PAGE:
At six Minnesota community colleges, students can now complete a two-year degree without buying a single textbook.

Anoka-Ramsey Community College, Lake Superior College, Minneapolis Community and Technical College, Mesabi Range College and Northland Community and Technical College began offering “Z-degrees” this fall, joining Central Lakes College in offering an associate of arts degree program composed entirely of courses that use free educational material.

The shift within the Minnesota State college system coincides with a growing national movement away from costly textbooks, which can add hundreds of dollars per semester to the tabs of students who are already deep in debt.

“It’s an example of an innovation that can save students thousands of dollars over the course of their education,” said Kim Lynch, Minnesota State’s senior system director of educational innovations.

The average Minnesota State student spends $1,000 a year on textbooks. For low-income students, textbook costs can be especially burdensome, forcing them to choose between essential course materials and their next meal, Lynch said. Over the years, more students have opted to not buy the books and see if they can succeed without them.

In a 2017 survey of Anoka-Ramsey students, 44% said they registered for fewer courses because of textbook costs, and more than a quarter reported dropping a course because the required readings were too pricey.

“Textbook costs were really negatively impacting our students’ access, success and completion,” said Shannon Kirkeide, Anoka-Ramsey’s dean of academic and community outreach.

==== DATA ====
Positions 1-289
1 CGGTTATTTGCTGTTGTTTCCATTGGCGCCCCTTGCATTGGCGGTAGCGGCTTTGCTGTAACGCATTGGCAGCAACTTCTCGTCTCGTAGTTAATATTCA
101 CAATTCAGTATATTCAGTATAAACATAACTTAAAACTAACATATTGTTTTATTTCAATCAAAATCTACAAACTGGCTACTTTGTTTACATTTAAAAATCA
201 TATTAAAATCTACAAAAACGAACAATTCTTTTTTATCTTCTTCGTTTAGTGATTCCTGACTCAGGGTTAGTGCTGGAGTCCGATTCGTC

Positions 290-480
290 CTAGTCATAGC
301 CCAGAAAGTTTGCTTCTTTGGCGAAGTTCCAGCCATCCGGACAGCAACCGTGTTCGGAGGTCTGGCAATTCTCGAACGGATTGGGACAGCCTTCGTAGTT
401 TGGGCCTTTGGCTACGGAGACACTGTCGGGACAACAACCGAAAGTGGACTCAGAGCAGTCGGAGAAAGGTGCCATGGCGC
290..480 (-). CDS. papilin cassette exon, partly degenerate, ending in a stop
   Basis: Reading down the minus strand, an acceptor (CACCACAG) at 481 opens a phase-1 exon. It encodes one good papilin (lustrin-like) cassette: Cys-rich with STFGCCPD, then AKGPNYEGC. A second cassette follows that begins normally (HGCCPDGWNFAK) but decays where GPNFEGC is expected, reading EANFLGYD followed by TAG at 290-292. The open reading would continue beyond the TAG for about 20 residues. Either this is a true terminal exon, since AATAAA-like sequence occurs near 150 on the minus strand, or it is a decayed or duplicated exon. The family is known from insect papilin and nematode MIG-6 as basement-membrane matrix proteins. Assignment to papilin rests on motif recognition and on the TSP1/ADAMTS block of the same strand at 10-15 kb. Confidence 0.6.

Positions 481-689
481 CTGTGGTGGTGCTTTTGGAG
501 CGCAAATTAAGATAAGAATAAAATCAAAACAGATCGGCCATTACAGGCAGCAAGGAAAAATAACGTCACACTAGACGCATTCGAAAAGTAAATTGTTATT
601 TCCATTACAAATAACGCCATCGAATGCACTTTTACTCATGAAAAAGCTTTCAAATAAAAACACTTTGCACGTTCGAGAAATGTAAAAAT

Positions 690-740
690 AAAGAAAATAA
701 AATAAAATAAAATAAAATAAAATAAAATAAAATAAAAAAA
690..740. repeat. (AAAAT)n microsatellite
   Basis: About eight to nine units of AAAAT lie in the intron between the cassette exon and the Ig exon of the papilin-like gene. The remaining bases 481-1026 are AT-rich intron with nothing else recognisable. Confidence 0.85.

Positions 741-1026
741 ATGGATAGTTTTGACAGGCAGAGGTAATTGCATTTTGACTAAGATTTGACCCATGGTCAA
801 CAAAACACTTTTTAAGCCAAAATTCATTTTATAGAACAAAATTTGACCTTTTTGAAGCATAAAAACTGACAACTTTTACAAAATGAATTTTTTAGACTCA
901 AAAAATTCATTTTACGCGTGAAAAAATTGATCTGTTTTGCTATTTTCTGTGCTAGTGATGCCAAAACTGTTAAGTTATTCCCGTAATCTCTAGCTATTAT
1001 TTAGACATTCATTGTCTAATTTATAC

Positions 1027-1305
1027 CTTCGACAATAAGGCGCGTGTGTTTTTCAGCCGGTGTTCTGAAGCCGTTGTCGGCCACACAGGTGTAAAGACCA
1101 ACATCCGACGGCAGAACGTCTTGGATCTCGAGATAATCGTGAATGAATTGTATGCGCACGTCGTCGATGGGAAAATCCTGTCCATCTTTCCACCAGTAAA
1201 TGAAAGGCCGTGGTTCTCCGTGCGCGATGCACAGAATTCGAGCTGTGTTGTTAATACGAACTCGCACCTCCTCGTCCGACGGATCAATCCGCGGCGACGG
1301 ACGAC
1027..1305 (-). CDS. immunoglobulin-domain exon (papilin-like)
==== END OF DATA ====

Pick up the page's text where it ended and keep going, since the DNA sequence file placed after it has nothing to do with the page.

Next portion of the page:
Z-degrees, short for zero-textbook-cost associate programs, were launched to address this problem. Those enrolled in the two-year degrees can save up to $2,000, according to Minnesota State.

Altogether, the five new community college programs are projected to save students $1.4 million annually.

Faculty teaching Z-degree courses use open educational resources — freely available and openly licensed materials that include everything from textbooks and learning modules to streaming videos and software.

Instructors can use and revise existing materials or create their own.

Minnesota State created a digital repository, called Opendora, where faculty and librarians can access and share material.

Students at the community colleges can print materials for a low cost if they want a physical copy.

Central Lakes became the first school in the Minnesota State system to launch a Z-degree in 2017.

The college has continued to ramp up its use of free learning materials; out of 563 course sections being taught this fall, 213 are using open educational resources.

A growing number of Central Lakes faculty have come to embrace the alternative texts, with some holding discussions to introduce the concept to more colleagues.

Central Lakes is also helping its high school partners find cheaper texts for students earning college credit, said Martha Kuehn, dean of liberal arts and science.

“The high schools are really on board with [open educational resources] because it helps their budgets,” Kuehn said.

Anoka-Ramsey began using free materials years ago but did not have enough courses with zero textbook costs to form an entire degree until this academic year.

Initially, some faculty worried the free material might not be up to their standards, Kirkeide said.

A college task force helped dispel those concerns over time. This fall, students at the college’s Cambridge and Coon Rapids campuses can choose from 61 Z-degree courses.

“We are … really proud of the high quality that they provide and the savings it offers to our students,” Kirkeide said.

More Z-degree programs are in the works at Century College, Hibbing Community College, Inver Hills Community College and Minnesota West Community and Technical College.

Minnesota State leaders hope to scale up even further, Lynch said.

“We do see this as more than just cost savings,” she said. “It’s also about addressing educational equity.”